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Best Kefir Substitutes – 5 Great Alternatives To Try

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Looking to make an amazing cake and it calls for kefir, but you’ve just run out ? Or is it an ingredient you just can’t seem to find in stores, and are looking for a substitute ?

Whatever the case, kefir can be easily substituted for other food items. If you don’t have any on-hand, check out our list for the best replacement and pick whichever works for you.

kefir substitutes

What is a good kefir substitute?

The best kefir substitutes are cultured buttermilk, a mix of 75% yoghurt and 25% milk, sour cream, kombucha, or pickles. It all depends on what you need the kefir for.

Its main point is fermentation. When used in baking, we recommend the dairy substitutes above. If using for probiotics, we recommend kombucha or pickles.

First let’s see each substitute, then we’ll talk about what kefir is, and answer some FAQs. Kefir is a pretty mysterious milk preparation, so there’s a lot of questions surrounding it.

Cultured buttermilk

If all you’ve got is buttermilk, then by all means use that. it’s just as good as kefir, since this is a fermented dairy drink too. Just as thick (or thin) as kefir, it will work great as a substitute. Feel free to replace it on a 1 to 1 ratio.

cultured buttermilk

Yogurt and milk

If you are cooking and do not have kefir in your fridge or access to it, you can still complete the recipe. Substitute in 3/4 cup yogurt (plain variety) mixed with 1/4 cup of milk as a solid kefir substitute.

This will retain the yogurt’s bacteria and fermentation, but thin it out a little. Or, if you have drinkable yogurt available (plain, unsweetened and with nothing added) then just use that.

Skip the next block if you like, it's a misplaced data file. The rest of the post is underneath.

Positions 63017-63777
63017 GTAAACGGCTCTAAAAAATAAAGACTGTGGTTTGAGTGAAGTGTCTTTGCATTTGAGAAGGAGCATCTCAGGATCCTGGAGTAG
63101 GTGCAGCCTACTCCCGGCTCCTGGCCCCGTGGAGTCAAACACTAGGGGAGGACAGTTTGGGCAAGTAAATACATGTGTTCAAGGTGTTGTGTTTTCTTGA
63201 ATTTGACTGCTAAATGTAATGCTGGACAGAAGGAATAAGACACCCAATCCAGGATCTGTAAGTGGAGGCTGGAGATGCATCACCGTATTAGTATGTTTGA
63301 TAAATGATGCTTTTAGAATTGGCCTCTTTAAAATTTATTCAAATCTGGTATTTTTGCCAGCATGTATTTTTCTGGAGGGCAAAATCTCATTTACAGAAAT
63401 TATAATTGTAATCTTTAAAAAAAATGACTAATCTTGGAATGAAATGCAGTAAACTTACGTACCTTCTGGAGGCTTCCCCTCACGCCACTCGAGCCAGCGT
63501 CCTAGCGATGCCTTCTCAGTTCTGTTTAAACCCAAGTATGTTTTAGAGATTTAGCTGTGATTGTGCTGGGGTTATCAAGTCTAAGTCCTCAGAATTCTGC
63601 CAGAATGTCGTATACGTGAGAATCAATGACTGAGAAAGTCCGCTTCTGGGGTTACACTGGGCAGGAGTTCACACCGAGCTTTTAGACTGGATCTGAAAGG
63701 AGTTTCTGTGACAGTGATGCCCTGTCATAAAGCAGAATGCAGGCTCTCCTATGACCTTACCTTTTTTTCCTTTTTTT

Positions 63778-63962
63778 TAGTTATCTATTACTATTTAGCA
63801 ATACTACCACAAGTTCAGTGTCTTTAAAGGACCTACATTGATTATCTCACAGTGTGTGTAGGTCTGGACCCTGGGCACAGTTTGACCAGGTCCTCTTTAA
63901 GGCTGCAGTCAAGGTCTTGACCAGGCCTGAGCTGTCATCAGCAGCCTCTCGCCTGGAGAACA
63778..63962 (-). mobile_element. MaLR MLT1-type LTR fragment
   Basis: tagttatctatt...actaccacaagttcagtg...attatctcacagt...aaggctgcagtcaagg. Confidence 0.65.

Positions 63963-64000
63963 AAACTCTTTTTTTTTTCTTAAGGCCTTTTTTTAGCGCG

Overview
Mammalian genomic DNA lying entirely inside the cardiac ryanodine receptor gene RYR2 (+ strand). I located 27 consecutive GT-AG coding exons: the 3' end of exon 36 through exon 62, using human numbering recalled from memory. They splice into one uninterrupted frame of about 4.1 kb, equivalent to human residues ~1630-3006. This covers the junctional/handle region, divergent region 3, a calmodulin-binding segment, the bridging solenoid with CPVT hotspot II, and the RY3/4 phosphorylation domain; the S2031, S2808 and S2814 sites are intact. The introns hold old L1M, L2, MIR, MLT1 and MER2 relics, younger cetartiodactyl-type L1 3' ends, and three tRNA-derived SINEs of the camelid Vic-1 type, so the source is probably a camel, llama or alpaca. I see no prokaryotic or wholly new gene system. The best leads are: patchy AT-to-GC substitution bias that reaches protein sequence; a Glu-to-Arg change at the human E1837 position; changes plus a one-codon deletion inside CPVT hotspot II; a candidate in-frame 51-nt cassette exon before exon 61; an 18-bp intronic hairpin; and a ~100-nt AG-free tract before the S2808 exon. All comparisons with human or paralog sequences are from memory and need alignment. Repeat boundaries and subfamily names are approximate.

Read Also:Sunflower Seed Substitute 

Sour cream

Ah yes, another fermented dairy. The only thing is this one has a much higher fat percentage, and a lower fermentation. Use it in your baking and cooking, but know that it’s less acidic than kefir.


Kombucha has a bacterial culture and acid in it too. It might be a little weird to add kombucha to baking, but who are we to stop you? It’s generally much thinner than kefir so it’s best to use less.

If you need it for the probiotics then go ahead. It’ll work just as fine.


Pickles, or pickled anything

The same goes for pickles, or pickled anything. Not the vinegar ones, the brined ones. These are the ones with a bacteria culture and the ones that will help. It could be pickles, pickled cabbage, pickled watermelon (yes, it’s a thing), or whatever you like.

As long as they’re brined, they’re good. If they smell, it’s okay, all bacteria-infused foods smell. Now let’s take a look at what kefir is.

What is kefir?

Kefir is a fermented beverage made out of milk. Any variety of milk can be used, from regular cow milk to soy, goat, sheep, coconut and more. It’s very common in the North Caucasus mountains, Eastern Europe, and Russia. It’s made by letting milk ferment, and adding kefire grains to it to further help the fermentation process.

Like kombucha, kefir has a base bacteria culture. As kombucha has a mother SCOBY, kefir has kefir grains leftover from previous batches.

What does kefir taste like?

It tastes sort of like a tangy yogurt drink, somewhere between solid yogurt and milk. You can buy plain kefir or purchase one of many fruit flavored kefir drinks, such as peach, strawberry, blueberry, mango and more.

Alright, now let’s check out some kefir FAQs, to make sure we know everything about this great milk drink.

Kefir FAQ

Where do I buy kefir?

Most grocery stores carry kefir in stock. You can go to the dairy aisle and usually by the milk or yogurt you can find it. If not, look to the natural foods section to see if they have any to offer. It will be in the refrigerated section.

When should I drink kefir?

You can enjoy a glass of kefir any time of the day or night! It’s delicious and convenient to drink any hour of the day. Some recommend that you should enjoy a serving before you go to bed. Drinking kefir an hour or two before going to sleep could benefit your intestinal flora and contribute to a good night’s rest.

Will kefir help me go to the bathroom?